My Cat Has Tapeworms

CatChannel veterinary expert, Arnold Plotnick, DVM, describes tapeworms and available treatments.

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Q: My three cats have had symptoms of worms, something I don’t know much about. Basically, it looks like sesame seeds coming out of their bottoms, and once I saw a live one coming out of the rear of one cat. What is the best way to treat it? Should I take them all in at once to get treated or can I just buy something from any store? Please let me know what you think.

A: It sounds like your cats have tapeworms. Cats get tapeworms from eating an infected flea. Cats are fastidious groomers. Sometimes, in the course of their grooming, a cat will swallow a flea. If that flea happened to be infected with tapeworm eggs, the cat will develop tapeworms. The tapeworm lives in the small intestine. Occasionally a tapeworm segment will break off from the tapeworm and migrate down the intestinal tract and out of the anus. These segments are white in color and are about the length of a grain of rice. Occasionally, you can spot one of these segments wriggling out of the cat’s anus (not a pleasant sight). Sometimes, after a segment migrates out of the anus, it gets stuck to the nearby fur, where it dries out, and resembles a sesame seed.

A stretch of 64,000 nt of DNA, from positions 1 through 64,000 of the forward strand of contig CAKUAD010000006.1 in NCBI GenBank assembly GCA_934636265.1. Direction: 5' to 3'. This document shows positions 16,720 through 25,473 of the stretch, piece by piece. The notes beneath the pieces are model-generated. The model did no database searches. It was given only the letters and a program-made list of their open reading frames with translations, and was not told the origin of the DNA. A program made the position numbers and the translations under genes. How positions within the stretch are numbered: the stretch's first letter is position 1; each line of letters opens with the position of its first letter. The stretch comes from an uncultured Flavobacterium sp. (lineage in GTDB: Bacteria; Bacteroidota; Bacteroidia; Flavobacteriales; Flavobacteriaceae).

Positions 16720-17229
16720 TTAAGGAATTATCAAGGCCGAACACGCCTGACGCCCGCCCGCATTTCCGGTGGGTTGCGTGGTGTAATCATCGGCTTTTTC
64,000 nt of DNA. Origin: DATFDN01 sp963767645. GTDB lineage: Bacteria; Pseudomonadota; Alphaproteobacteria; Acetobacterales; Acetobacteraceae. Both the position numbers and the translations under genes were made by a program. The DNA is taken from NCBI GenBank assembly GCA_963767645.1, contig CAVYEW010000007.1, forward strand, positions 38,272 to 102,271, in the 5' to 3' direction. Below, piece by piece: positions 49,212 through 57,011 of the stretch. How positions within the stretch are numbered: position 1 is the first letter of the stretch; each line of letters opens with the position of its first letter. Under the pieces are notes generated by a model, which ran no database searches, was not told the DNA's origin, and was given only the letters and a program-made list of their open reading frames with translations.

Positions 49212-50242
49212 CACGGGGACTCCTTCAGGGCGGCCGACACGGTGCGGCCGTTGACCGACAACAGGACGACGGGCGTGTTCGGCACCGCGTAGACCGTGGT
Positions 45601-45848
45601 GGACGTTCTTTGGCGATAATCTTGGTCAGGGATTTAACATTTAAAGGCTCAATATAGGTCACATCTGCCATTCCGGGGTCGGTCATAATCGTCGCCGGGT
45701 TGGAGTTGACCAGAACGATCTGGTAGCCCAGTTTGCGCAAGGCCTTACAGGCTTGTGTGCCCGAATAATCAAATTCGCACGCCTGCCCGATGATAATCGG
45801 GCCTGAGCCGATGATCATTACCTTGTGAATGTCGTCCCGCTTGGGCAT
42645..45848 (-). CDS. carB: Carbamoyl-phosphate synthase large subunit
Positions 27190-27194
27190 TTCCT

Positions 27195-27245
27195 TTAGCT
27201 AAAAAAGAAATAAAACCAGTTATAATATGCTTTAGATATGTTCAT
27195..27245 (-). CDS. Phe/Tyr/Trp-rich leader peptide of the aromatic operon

Tapeworms are pretty harmless, but they should be treated. Unfortunately, over-the-counter dewormers do not contain the proper medication necessary to treat a tapeworm infection. You will have to purchase the medication from your veterinarian.

An equally important issue is the fact that your cats must have encountered some fleas to have tapeworms. Tapeworms are very easy to treat, however, after they’ve been treated, if your cat swallows another infected flea, the cat can get re-infected with tapeworms. You need to address the flea problem. Your veterinarian can prescribe one of the many safe and effective once-a-month flea control products currently on the market, and your tapeworm problem should cease.

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My Cat Has Tapeworms

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Reader Comments

CatChannel Editor    Irvine, CA

7/8/2013 11:28:59 AM

Nancy -- Offhand it sounds like your cat might have a mineral deficiency. Talk to the vet and see if the deworming medication has such a side effect and how to treat it. Explain that your cat is eating dry litter and tell him or her what kind of litter it is exactly (clay, clumping clay, alternative, etc.).

Nancy    Niagara Falls, NY

7/7/2013 2:49:58 AM

My cat has tape worm. I have gotten medication from the vet . Now he is eating his cat litter. Just the clean part that he flips on the floor. With this have to do with the worm issue?

jackie    apple valley, CA

9/8/2011 12:15:53 PM

I recently adopted a cat from the neighbor rather she adopted me. She had kittens and now I found out she has tapeworms. I took her to the vet and he wants to treat all my cats I have eleven (11) and it is going to cost $600. Will any of the over the counter medications work.

ML    Montoursville, PA

6/7/2009 8:57:52 AM

Also keep an eye on what you are scooping out of the litter Boxes

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